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The Business of Shutting Down Newspapers

What is interesting about the Kremlin’s bureaucratic attack upon the caustic ex-patriot satire newspaper The Exile (it is a little exhausting to always write eXile), is not that it is simply another case of media censorship by the state, but rather the discomfort of the paper’s owner and fans about being turned into a cause celeb for freedom of speech. It appears to be an unnatural role. After all, the most favorite past time of the editors was to mercilessly bash the political opposition that had been harping on and on the dangerous whims of the leviathan against freedom of expression. Irony, it seems, is alive and well inside the new authoritarian state. Of course there were also plenty of articles in Exile making a mockery of Vladimir Putin and Dmitry Medvedev, but in general the humorless wrath was best left for criticizing Western press coverage of Russia. Oh well, at least no one can complain that their plight is being ignored … here comes the deluge of coverage in the English language media. Associated Press: Irreverent Moscow expat newspaper shutting down under government pressure The National: Russia Silences Tabloid St. Petersburg Times: Barring ‘Miracle,’ Expat Paper eXile Is ‘Dead’ UPI: Moscow inspectors frighten eXile investors And of course, Mark Ames yet again with a dispatch on Radar:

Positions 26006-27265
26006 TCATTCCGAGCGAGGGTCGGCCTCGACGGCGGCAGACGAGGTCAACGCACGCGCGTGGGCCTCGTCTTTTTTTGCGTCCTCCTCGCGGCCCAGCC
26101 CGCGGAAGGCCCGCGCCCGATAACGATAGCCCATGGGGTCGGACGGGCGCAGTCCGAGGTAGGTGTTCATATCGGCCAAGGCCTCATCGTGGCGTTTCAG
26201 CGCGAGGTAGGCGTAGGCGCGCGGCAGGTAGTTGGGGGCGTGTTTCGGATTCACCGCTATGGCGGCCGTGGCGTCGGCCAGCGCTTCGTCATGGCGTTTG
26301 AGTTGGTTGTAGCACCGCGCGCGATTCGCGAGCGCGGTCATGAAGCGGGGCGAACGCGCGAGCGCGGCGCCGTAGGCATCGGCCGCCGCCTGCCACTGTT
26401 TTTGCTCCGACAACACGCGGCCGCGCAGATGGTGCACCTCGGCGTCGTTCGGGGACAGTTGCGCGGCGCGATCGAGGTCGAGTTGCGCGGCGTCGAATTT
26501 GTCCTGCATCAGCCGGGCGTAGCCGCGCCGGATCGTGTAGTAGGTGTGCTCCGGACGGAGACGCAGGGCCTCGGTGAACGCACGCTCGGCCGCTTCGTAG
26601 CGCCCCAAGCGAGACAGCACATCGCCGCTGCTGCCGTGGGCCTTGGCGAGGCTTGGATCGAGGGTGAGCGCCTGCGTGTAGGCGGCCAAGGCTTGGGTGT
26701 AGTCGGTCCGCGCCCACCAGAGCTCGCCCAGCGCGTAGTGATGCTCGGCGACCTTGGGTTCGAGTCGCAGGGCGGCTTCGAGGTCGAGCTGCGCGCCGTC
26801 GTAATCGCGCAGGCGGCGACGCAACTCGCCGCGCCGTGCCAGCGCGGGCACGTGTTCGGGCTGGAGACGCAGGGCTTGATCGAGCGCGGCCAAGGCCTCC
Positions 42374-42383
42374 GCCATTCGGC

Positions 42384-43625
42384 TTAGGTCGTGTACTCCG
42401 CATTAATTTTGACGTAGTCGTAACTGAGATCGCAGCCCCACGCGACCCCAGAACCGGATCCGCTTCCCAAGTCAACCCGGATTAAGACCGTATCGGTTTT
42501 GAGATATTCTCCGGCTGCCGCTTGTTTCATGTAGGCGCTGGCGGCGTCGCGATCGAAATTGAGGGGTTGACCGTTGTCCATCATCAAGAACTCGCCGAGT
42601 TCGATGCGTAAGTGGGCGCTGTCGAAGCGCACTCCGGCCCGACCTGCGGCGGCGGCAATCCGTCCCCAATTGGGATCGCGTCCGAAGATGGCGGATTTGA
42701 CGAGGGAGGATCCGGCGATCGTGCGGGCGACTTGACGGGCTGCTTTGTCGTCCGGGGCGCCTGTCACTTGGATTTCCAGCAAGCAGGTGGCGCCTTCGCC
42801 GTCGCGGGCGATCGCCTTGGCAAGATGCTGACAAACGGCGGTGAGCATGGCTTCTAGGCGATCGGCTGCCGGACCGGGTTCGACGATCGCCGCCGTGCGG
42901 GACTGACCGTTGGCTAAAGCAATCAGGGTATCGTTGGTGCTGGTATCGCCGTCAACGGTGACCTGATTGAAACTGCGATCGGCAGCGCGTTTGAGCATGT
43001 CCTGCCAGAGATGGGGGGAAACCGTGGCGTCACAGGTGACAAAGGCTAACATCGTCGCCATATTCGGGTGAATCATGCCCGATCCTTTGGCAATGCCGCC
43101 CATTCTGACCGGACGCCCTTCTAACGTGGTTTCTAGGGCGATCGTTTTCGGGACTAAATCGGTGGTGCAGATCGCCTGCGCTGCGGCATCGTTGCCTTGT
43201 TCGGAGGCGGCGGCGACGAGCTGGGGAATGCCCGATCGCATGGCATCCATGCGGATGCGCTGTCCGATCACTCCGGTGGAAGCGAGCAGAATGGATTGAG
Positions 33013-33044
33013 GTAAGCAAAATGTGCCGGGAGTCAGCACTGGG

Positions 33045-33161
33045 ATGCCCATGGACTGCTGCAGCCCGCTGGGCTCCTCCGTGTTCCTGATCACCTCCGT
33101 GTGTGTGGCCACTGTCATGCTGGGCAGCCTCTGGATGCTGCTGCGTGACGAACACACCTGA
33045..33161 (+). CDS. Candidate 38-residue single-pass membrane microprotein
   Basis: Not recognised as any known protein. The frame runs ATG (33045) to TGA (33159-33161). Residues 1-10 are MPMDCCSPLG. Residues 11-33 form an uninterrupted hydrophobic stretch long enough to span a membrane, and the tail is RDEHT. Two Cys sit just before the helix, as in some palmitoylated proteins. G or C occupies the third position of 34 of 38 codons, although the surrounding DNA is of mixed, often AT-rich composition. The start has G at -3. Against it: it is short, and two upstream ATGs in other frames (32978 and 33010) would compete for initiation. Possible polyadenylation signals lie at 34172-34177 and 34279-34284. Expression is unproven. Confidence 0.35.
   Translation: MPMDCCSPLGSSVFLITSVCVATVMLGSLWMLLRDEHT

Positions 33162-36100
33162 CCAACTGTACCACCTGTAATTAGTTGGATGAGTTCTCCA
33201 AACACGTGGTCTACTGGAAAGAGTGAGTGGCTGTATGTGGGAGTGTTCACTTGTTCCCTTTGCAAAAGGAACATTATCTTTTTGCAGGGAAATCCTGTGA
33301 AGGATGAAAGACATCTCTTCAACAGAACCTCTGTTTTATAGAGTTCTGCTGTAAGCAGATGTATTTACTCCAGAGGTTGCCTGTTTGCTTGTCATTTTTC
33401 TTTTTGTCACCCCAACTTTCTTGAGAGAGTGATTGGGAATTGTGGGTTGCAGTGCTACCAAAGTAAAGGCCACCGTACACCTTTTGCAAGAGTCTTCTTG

Another Western reporter told me that when he called the ministry spokesman, that the man “exploded” and barked, “Why is everyone calling me about the Exile?!” As the reporter explained, “It sounded like my call was about the 15th call he’d taken in the last hour, and he couldn’t take anymore. It was kind of funny.” Perhaps. But pissed-off Russian bureaucrats don’t have a bygones-be-bygones habit of popping open a Miller with people who piss them off at the end of the day. When they get angry, they have a nasty habit of…actually I’d rather not think about that right now. They already made me pay this humiliating fine for a paper that they’d taken away from me. Tomorrow I’m to be interviewed in the anti-Kremlin media outlet New Times. Meanwhile, the story is finally getting delayed coverage in the English-language print media. I’m not sure if that’s buying me some time here, or just pissing off the ministry officials even more.